Take a good look at your wallet and count the number of cards you have. These can be Credit or Debit cards, Membership cards, attendance cards or even Gift cards. Notice how many cards you have? Ever truly wish that you could have one card to rule them all? Well, your prayers might just be answered in a few months.
Meet the Fuze Card
Developed by BrilliantTS, a South Korean company, the Fuze Card is an all-in-one electronic smartcard capable of storing details of upto 30 individual cards, be it a credit/debit card, ATM card, gift card or loyalty/membership card.
Just like a regular card, the Fuze card has a Magstripe on the back and also has the option for a re-writable EMV (Europay, MasterCard and Visa) chip. Actual compatibility with your card depends on the individual agreement with banks. It also supports NFC for contactless payments so you can literally tap your card and be off with your goods. Measuring almost the same dimensions of a regular credit card and weighing almost the same, the Fuze Card has a small ePaper display on the right bottom, along with 3 buttons. The buttons are used for purposes such as setting up the Fuze Card, selecting which card to use and also setting up security measures to ensure that your Fuze Card isn’t used by unauthorized persons.
Linking your Cards to the Fuze Card
In terms of connectivity, the Fuze Card connects via Bluetooth to either an Android or iOS app with verification. The app has separate sections to enter details for either a Payment card or a membership card. You can either enter Card details via swiping, a barcode, or direct input by typing in the Credit/Debit card number. If you are swiping your relevant card into the Fuze Card, you can use the supplied dock that connects to the 3.5mm Audio port.
If your device lack a 3.5mm port, you will have to use the relevant adapter as the dock only has the option for that particular port. Once your card is swiped, the details are saved and immediately wirelessly transferred to your Fuze Card for use. If your card has a barcode, then by using your smartphone’s camera, you can scan the barcode and save the details. Last but not least, you can enter in your card number the old fashioned way; by typing it in.
Once your card details have been entered, you can assign a name to each card so you can keep track of it. In addition, the packaging for the Fuze Card also includes a microUSB charging dock which supports fast charging. When fully charged, the Fuze Card has a battery life of 30 days. In order to conserve energy, the card also goes into a power saving mode.
Keeping things under lock and key
The Fuze Card comes with 3 levels of security. Firstly, you can use it as you would a regular card. Level Two is where the Fuze Card requires an active connection with your smartphone and Level Three security takes it a step further with a lost card detection and alert system. So if your Fuze Card goes out of the range of your smartphone’s Bluetooth connection, the phone app will generate an alert.
The Fuze Card also takes things a step further by having a tap code where you can record 6 key presses using any combination of the 3 buttons on the card. Handing your card over for a one time payment? Just select your preferred card and hand over your card for the payment. The Fuze card will automatically lock itself after the transaction is complete. It also has location tracking so you’ll know if you’ve left your card behind or if it has been stolen. If the latter occurs, you can use the remote wipe feature of the Fuze Card and all your personal data will be instantly wiped from your Fuze card.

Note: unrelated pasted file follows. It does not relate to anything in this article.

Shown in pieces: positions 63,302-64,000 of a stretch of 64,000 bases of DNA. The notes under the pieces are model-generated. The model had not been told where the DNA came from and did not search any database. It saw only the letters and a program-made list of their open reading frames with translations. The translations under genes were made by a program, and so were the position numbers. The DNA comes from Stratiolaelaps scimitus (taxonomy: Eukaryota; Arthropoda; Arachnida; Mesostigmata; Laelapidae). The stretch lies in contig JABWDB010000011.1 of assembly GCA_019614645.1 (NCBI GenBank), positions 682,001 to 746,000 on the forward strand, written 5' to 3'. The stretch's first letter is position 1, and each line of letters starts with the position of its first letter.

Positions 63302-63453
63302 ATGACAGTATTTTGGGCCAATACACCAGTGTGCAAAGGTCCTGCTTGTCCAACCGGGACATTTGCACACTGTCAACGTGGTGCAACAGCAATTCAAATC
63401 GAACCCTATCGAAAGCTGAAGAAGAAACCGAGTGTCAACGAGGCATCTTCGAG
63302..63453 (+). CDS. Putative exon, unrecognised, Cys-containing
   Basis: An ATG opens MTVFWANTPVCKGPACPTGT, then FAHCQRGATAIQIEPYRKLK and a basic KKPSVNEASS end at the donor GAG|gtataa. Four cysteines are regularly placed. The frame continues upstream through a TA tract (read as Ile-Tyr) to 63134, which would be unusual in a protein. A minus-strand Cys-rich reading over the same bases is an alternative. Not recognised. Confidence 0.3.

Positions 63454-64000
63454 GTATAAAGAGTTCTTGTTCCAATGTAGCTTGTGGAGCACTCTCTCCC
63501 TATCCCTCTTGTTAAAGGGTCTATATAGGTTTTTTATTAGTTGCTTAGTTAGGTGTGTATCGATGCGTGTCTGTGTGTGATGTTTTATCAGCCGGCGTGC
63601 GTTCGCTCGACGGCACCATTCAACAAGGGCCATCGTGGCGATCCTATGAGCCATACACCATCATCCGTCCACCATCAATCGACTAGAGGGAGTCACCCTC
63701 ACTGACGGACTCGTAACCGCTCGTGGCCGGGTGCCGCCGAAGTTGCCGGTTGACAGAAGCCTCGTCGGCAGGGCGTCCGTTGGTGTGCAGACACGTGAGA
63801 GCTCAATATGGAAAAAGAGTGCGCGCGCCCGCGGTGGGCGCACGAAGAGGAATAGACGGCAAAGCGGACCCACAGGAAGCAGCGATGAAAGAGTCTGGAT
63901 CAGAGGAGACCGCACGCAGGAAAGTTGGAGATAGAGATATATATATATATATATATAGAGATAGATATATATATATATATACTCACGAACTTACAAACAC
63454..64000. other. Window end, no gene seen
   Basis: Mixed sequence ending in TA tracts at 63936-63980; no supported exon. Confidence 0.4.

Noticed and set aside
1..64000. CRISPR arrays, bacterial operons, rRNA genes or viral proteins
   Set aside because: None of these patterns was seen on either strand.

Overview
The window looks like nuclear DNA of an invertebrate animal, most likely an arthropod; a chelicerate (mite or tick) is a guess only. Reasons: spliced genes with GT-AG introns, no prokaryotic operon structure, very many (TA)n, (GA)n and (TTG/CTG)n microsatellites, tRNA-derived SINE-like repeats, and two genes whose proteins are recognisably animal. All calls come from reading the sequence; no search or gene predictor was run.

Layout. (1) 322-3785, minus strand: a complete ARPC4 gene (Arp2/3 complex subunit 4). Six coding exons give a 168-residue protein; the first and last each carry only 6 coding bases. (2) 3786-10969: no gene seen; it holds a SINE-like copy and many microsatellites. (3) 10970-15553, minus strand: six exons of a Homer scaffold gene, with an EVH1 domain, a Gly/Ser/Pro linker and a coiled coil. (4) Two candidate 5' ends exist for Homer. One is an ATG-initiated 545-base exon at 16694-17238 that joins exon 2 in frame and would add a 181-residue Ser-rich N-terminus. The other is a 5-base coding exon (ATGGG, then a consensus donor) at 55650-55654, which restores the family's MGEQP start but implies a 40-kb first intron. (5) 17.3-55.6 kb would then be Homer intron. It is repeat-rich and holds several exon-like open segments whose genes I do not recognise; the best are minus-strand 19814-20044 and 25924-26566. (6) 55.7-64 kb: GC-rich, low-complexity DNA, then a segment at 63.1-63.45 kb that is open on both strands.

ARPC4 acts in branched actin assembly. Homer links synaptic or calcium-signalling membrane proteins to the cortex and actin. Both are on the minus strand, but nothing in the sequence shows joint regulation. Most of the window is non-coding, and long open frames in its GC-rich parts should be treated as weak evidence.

How can I get a Fuze Card?
Currently, the Fuze Card is on Indegogo starting off at USD 89 plus shipping for the basic card and USD129 plus shipping for the Card with an EMV chip. The former is expected to be available by July 2017 whilst the latter will be available by January 2018. If one were to visit the Indegogo page for the Fuze card, you would also notice that even to the goal for the project was to raise USD50,000, they have actually raised a whopping USD1,053,490 which is 2107% of the actual goal.
How viable is the Fuze Card for Sri Lanka?
That indeed is an interesting question. For starters, Sri Lanka is yet to fully embrace the idea of electronic payment. Try as you might, a majority of Sri Lankans still prefer to be paid in cash. This holds true for even services such as PickeMe and Uber going to the extent that drivers actually complain that the selected payment method was via card and not cash.
As per the details on the Indegogo page, card compatibility depends on the individual agreements with banks. For whatever reason, if a Bank declines to support the Fuze Card, and you don’t have any cash with you, you’re in a spot of trouble.
Next up is the actual card itself. Forking over close to LKR 13,600 for a device that can store all your card details in one go might seem interesting to some( such as myself), but others may prefer to keep their cards as it is and continue on with their lives. Indeed it would make life immensely easier for me as I don’t have to carry around as many cards as I originally would. As the Fuze Card has a number of security features as well, I needn’t worry about unauthorized use of the card either. The problem lies, however, if I lose the card. It can be wiped, but it also essentially means that I would need to purchase another one if I want to use it again.
All in all, the Fuze Card does seem to be the end of all the clutter caused by numerous cards in one’s wallet. If proper payment gateways and methods are setup, then it would indeed be a welcome solution for online transactions.
Would you get a Fuze Card? Do you think its viable for Sri Lanka? Leave a comment below.